“Dr. Stacie Boswell has created a book that is packed with extremely valuable information for not only equine rescues, but a book that horse owners in general can also glean a lot from. She takes a pragmatic and all-inclusive approach to explaining the good, the bad, and the ugly involved when it comes to operating an equine rescue successfully. The Ultimate Guide for Horses in Need is a must-have book for both current rescues and those thinking of taking the leap into horse rescue—the importance of knowledge in this field cannot be underestimated if you want to run a truly successful rescue operation, and Dr. Boswell provides a solid foundation of that knowledge.” —Ashley Harkins, Director, United Horse Coalition
In the United States alone, it is estimated that almost 150,000 horses per year are unwanted. This number grows exponentially when you consider horses worldwide. What is “unwanted”? The term is used to refer to horses that are old, injured, sick, unmanageable, or fail to meet expectations. The horse may have a lameness or illness…or he could just be the wrong color or gender. His problem could be life-threatening…or chronic and manageable. He may have a mild behavioral problem…or a severe one.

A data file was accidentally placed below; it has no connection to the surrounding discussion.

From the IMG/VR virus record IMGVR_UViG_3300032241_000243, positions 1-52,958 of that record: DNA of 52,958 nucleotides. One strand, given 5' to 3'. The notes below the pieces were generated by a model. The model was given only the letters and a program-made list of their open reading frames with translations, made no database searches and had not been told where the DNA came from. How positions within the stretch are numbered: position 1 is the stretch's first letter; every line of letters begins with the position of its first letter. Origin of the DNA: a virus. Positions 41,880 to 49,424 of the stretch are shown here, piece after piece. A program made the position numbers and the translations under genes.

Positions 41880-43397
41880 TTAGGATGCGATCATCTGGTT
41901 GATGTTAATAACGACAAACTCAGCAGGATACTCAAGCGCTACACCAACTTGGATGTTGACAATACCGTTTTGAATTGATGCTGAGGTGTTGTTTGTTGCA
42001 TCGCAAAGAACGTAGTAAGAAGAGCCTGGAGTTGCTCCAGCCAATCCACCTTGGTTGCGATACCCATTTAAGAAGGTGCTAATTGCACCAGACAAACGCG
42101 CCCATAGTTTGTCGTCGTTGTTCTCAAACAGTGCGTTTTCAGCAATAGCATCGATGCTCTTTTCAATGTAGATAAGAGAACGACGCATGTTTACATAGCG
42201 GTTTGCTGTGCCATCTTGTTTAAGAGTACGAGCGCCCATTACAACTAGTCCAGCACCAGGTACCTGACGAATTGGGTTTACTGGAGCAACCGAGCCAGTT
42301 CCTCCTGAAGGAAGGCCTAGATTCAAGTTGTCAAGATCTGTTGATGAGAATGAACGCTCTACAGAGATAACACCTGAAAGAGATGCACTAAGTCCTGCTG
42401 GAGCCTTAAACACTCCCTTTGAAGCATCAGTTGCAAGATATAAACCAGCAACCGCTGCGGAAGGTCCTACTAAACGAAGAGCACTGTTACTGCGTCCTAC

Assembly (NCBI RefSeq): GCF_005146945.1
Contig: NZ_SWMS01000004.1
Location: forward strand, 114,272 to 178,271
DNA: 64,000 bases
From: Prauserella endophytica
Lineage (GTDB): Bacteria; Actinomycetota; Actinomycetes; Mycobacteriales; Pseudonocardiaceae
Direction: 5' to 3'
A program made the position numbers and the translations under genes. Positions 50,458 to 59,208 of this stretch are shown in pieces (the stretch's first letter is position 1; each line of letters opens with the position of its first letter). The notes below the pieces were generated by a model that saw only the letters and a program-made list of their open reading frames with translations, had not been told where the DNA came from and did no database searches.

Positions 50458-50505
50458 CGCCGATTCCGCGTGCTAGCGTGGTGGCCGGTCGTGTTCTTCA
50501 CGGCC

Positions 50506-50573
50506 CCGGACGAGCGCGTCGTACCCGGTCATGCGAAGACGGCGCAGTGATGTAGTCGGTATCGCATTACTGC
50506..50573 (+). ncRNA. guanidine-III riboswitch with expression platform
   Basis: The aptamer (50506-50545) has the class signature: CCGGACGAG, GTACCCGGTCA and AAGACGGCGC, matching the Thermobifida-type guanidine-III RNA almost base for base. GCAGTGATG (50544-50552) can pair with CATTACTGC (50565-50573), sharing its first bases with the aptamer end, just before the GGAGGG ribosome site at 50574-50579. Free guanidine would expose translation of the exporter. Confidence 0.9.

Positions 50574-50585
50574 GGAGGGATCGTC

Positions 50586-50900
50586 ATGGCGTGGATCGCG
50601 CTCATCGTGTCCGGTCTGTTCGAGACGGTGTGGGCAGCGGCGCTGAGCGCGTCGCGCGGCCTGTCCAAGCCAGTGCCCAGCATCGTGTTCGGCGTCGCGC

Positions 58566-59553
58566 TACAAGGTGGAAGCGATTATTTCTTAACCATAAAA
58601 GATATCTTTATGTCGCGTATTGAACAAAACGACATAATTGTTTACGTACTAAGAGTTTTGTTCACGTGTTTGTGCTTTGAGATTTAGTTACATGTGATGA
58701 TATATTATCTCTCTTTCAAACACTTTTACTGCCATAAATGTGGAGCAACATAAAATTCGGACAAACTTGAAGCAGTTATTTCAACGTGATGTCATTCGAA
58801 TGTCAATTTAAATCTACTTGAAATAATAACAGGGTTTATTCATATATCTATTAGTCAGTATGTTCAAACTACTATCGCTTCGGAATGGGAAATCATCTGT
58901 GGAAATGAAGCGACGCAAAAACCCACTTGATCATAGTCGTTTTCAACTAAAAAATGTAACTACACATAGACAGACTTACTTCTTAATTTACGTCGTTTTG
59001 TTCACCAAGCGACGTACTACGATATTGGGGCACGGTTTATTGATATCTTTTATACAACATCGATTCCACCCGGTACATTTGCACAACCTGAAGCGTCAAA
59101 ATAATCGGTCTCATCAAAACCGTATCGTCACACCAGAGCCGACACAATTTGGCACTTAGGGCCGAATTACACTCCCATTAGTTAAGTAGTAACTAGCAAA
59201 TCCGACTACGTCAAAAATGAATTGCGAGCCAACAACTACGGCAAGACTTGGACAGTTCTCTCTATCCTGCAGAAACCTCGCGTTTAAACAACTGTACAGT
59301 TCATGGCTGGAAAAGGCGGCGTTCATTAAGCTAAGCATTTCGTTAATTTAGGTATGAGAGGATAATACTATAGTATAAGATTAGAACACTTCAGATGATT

The good news is, today, more and more individuals are choosing to give an unwanted horse a second chance. Whether through purchase, adoption, or rescue, the horse in the “wrong” situation has a chance to find his way to the “right one.” Dr. Stacie Boswell’s goal is to restore health and comfort to every horse in transition, and to help him learn how to function as the horse he is expected to be—from the Thoroughbred off the track to the grade pony from the field down the road. She has compiled hundreds of case studies highlighting the areas of concern in the horse “in need,” and in these pages details proactive methods of handling common medical problems and health issues, from nutrition and dentistry to deworming and hoofcare to traumatic injury and emergency rescue scenarios. Dr. Boswell then explains the ways that, as a new horse is rehabilitated physically, specific training techniques can help him adapt to the positive changes in his care and environment.